Space explorations gained a lot of pace after the successful launch of Sputnik, in 1957. Soon after, there have been many other successful space ventures, including the first man landings on the moon via the Apollo 11 in 1969. Neil Armstrong the first man to walk on the moon uttered the famous words, "That's one step for [a] man, one giant leap for the mankind." In perspective the words were not wrong, the success of the mission inspired many other daring explorations into the outer space.
A spur of growth in space activities resulted in cross-border, bilateral, multinational ventures. One mission that is worth the mention, standing as a base for future experimentation in terms of technological advancement and legal exemplar is the International Space Station. The International Space Station, or ISS, is a prominent example in this front. The commercialization of the space industry is a result of the high costs involved in the technology for realization of big projects; a cooperative venture undertaken between States was the first step towards this form of globalization. As of this date, the ISS has been the most complicated of all the space explorations, politically. This collaboration of the five space agencies, the NASA, Roscosmos, JAXA, ESA and the CSA is a habitable civil station, and has been in orbit since 1998.
The ISS has been built with the objective of research and development in the fields of biology and biotechnology, educational activities, earth and space science, human research, the physical sciences, and all the relevant technology which can be utilized in long term space explorations. There already are several patents and partnerships in place which illustrated the benefits of the public investment in the ISS.1
The fact that the ISS is a manned civil station installed in the outer space does not deter the astronauts within the module to work regularly. The control centers are responsible for prioritizing the experiments conducted, monitoring the resources and management of the time in the hands of the astronauts.2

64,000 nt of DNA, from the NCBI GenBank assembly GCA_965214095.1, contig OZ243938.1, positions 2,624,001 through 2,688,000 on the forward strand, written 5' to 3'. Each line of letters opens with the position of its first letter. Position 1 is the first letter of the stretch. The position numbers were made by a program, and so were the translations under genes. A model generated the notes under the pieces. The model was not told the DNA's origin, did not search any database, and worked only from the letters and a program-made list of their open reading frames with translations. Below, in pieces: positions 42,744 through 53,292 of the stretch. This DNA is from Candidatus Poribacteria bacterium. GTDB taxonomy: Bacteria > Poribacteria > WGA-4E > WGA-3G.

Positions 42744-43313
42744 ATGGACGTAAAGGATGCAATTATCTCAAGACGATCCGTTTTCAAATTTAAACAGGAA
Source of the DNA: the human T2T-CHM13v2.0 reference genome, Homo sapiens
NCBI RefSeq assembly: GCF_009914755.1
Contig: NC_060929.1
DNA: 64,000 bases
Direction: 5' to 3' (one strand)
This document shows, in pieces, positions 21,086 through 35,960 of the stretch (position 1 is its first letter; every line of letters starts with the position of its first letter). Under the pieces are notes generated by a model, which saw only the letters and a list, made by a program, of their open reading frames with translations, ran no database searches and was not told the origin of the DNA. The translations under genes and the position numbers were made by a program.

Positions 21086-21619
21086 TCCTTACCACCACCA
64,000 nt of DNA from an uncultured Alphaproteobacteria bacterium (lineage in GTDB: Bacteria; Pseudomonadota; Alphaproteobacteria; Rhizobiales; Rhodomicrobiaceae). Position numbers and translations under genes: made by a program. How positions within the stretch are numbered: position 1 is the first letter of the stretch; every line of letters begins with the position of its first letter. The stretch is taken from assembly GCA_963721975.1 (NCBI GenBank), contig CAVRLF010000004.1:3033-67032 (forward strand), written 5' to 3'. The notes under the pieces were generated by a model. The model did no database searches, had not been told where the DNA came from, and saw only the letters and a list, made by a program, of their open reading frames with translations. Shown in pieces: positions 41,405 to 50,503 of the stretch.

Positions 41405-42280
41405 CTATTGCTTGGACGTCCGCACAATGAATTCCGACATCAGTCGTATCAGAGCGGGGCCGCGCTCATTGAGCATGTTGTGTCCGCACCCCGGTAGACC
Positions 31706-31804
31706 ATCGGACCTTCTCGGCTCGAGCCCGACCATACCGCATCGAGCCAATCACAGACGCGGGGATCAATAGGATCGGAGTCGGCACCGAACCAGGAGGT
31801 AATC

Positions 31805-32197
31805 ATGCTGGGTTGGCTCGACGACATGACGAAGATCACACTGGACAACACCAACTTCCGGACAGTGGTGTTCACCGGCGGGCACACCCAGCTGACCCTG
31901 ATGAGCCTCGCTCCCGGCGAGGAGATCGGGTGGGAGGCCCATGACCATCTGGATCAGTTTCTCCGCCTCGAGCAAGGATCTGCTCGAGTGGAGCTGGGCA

While the race towards the outer space started as an exclusive work front of the national governments, it gradually took into its embrace the private entities. The American aerospace manufacturer, SpaceX3, has been awarded a Commercial Orbital Transportation Services4 contract to launch a system to resupply cargo to the ISS. The goal of the commercial crew and cargo transport capabilities is to "develop reliable means of launching cargo and supplies to the ISS throughout the duration of the facility's operation".5 Through these public private partnerships, it is easier to achieve and develop technology, while saving public capital investment and time factor.
With participation flowing in form of private investments there is also the need for according protection and assuring returns on the investments privately placed by this sector. The present conditions stress on the inventors' claims over their own labor. Today, SpaceX enjoys the reputation of being associated with the noble mission of the ISS, acting as a contractor for developing efficient commercial launch systems. With an increase in the involvement of private players in the domain, claims over intellectual creations are bound to come up in the future.